Arthritis Pain Treatment – Different Ways and Approaches

Arthritis may be a lot easier to handle if only the pain was non-existent. Unfortunately, pain is one of the symptoms that characterize this condition and it is the most difficult, most uncomfortable part of suffering from arthritis. Arthritis has no cure – at least not yet – so don’t believe any advertisement or product claim that says otherwise. Pain associated with arthritis can vary in severity, but it can be managed with the right treatments.

Understanding Pain from Arthritis

In order to manage arthritic pain, it is important to understand what it is and how it affects treatment. Pain that is short in duration is generally easier to treat compared to pain that lasts longer, such as that experienced during an arthritic attack. This type of pain is caused by inflammation and damage to the joints. As the condition progresses, fatigue and wear and tear set in, which make pain much more difficult to handle.

Arthritic Pain Treatments Using Drugs

Painkillers or analgesics such as those containing acetaminophen may be prescribed to treat pain but they will not do anything for the inflammation. If you do not suffer from inflamed joints, analgesics will provide temporary relief from arthritic pain. They are also available as over-the-counter drugs while stronger doses require a prescription.

To treat pain caused by inflammation, NSAIDs or nonsteroidal anti-inflammatory drugs may be used. NSAIDs are effective in reducing stiffness and joint swelling, giving temporary relief from arthritis pain. These drugs, which include ibuprofen, naproxen sodium and aspirin are also available over-the-counter while other types may need a prescription. If NSAIDs are prescribed, be aware that they are accompanied by side effects, including stomach upset. NSAIDs contribute to the deterioration of the gastrointestinal tract lining and prolonged use may contribute to ulcers.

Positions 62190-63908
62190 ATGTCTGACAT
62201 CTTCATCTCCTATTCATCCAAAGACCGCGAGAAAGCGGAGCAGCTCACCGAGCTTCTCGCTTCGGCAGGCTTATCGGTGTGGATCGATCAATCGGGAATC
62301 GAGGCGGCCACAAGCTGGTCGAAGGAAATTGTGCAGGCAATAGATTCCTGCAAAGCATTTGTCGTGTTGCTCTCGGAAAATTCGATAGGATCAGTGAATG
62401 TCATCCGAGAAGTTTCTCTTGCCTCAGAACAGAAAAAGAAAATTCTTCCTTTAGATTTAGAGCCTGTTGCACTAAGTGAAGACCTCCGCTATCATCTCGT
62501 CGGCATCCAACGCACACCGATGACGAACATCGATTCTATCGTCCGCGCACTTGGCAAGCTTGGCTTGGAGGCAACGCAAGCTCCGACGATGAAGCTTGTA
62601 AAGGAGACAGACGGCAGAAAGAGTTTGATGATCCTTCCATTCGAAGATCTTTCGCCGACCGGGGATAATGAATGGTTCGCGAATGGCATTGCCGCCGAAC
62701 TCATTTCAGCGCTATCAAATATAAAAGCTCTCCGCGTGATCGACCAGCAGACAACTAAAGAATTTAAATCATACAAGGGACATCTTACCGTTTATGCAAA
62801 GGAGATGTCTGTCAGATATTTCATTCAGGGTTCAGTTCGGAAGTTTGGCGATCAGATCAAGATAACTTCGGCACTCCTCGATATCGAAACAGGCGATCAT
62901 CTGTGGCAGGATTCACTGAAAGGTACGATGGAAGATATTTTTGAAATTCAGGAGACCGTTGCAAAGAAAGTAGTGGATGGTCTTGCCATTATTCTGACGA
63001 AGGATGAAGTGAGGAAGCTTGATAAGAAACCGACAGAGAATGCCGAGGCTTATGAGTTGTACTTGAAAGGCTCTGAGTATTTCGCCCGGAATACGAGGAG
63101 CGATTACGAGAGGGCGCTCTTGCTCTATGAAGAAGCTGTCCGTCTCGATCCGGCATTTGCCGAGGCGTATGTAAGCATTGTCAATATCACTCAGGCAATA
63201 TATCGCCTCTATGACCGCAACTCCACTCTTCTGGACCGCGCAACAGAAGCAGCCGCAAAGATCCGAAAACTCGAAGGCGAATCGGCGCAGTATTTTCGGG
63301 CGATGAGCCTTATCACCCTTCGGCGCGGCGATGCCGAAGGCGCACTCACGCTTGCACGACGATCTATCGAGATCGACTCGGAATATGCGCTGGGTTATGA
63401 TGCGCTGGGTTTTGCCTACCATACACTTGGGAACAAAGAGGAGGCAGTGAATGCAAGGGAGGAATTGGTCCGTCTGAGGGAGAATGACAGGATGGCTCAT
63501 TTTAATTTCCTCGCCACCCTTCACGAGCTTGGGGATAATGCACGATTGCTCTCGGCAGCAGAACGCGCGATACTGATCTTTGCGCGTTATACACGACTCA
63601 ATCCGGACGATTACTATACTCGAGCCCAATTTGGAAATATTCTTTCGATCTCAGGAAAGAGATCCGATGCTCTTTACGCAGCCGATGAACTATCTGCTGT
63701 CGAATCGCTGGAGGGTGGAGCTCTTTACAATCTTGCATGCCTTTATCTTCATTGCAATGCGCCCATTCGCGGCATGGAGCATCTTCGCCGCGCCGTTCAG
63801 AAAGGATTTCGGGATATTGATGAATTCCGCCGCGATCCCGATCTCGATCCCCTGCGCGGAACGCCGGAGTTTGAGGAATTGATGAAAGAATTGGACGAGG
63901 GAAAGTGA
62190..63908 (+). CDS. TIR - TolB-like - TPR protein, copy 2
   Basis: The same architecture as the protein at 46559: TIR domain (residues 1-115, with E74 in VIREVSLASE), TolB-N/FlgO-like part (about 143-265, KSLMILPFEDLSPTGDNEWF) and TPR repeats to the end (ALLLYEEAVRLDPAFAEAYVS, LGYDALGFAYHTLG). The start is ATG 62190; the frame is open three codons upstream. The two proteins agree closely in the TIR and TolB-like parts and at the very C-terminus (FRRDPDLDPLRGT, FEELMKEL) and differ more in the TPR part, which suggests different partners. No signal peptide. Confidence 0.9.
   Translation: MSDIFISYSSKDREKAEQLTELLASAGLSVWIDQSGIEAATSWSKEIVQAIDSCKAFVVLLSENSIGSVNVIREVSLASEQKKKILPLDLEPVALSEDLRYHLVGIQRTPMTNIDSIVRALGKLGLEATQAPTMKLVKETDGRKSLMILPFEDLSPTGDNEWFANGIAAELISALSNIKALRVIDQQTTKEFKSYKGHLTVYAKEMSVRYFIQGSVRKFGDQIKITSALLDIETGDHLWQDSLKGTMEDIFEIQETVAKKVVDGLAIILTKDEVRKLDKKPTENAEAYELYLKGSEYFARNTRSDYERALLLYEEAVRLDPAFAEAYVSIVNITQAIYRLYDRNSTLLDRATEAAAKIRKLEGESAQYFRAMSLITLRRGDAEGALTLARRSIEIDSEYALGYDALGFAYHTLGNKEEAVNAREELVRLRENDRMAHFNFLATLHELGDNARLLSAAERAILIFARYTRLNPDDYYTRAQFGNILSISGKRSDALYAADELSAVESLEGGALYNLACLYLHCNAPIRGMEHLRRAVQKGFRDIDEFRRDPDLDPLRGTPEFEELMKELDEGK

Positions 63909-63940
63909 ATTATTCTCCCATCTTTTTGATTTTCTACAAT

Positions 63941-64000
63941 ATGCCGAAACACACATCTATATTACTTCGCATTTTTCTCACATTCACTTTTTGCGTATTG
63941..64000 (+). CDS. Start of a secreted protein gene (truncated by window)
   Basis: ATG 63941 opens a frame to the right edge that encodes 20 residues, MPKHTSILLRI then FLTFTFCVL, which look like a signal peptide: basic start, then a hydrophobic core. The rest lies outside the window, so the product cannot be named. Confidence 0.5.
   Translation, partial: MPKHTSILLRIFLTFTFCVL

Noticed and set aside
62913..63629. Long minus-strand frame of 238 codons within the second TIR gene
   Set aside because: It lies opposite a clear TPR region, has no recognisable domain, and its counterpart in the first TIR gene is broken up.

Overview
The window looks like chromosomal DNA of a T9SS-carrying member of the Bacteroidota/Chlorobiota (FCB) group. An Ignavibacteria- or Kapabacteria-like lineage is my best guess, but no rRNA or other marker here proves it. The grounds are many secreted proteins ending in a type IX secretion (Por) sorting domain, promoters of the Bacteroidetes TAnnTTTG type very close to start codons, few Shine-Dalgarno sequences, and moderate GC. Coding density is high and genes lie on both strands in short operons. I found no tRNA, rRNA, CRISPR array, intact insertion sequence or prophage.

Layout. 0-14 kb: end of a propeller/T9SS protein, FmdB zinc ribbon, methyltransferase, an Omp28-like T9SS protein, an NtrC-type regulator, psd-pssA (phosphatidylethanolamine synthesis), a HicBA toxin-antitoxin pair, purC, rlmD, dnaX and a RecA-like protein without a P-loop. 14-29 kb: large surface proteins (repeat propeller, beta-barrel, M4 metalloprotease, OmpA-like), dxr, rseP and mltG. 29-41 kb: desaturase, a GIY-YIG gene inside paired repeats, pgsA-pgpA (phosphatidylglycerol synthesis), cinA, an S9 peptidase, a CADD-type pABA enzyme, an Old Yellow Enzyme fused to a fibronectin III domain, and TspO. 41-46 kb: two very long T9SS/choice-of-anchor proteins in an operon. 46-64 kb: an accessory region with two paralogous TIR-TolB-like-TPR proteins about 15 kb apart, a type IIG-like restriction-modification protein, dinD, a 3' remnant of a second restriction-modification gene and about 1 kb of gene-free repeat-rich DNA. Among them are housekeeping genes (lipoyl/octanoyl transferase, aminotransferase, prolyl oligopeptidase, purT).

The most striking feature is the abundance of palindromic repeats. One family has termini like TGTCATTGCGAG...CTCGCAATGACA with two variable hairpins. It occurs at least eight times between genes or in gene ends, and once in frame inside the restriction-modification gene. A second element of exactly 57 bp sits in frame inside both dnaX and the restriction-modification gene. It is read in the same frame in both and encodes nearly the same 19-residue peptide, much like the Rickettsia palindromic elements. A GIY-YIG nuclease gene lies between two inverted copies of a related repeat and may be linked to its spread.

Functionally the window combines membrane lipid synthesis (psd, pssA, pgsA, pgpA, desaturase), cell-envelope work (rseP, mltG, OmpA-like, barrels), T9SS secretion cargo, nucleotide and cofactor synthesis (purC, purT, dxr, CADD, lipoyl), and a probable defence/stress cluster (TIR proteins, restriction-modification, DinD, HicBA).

Glucocorticoids and DMARDs (disease-modifying anti-rheumatic drugs) may also be prescribed for the treatment of arthritis pain. Glucocorticoids are similar to cortisol, a natural hormone found in the body. The synthetic form can either be injected directly or taken as a pill to relieve pain caused by inflammation. When given as a treatment of choice, glucocorticoids are carefully monitored in order to minimize side effects.

DMARDs, such as hydroxycholorquine, methotrexate and azulfdine also control the inflammation associated with rheumatoid arthritis, effectively reducing swelling and pain. The only drawback about these drugs is that they take a while to reduce symptoms. Depending on the patient and the severity of the condition, DMARDs can take weeks or even months in order to produce satisfactory results.

There are also other medications used for the treatment of arthritis pain. These include topical pain relievers, salicylates, muscle relaxants, nerve blockers, antidepressants and narcotics. Make sure you understand the options available for the type of pain you are experiencing and always discuss any problems you might have with your doctor.

Other Ways to Treat Pain

You might think that the first thing a doctor would do is to prescribe painkillers to zap discomfort. While this might be one of the major components of your treatment for arthritis pain, it should not be the only approach. Let’s take a look at several options that should be considered as a complement to conventional medications:

Diet and Exercise

Excessive weight can make arthritis pain worse, especially if the affected areas are the ankles, knees, hips and spine. It may benefit these areas more if a sensible diet and exercise program are used in order to lose weight gradually. Avoid foods that seem to make your symptoms worse and include only healthy food in your meals. Try to engage in active and productive activities that promote movement. You may need to take it easy on certain joints, but that doesn’t mean you should lose it to arthritis.

Relaxation techniques

It would seem a little strange for a doctor to prescribe anti-depressants to patients, but this is often the case with those who suffer from terrible arthritis pain. Anti-depressants help relax and calm the body so the patient will be more emotionally equipped to handle the pain. Avoid feelings of depression by regularly using relaxation techniques to prevent anxiety and manage fatigue. Having pleasant thoughts and a positive attitude usually works well with arthritis patients as part of any conventional or alternative treatment.

Treatment for arthritis pain has come a long way and new ones are still being researched and discovered today. When treating pain for arthritis, try different approaches aside from conventional medication, such as lifestyle changes and modifications of your own emotional approach to the problem. Arthritis may still be incurable but pain can certainly be managed effectively.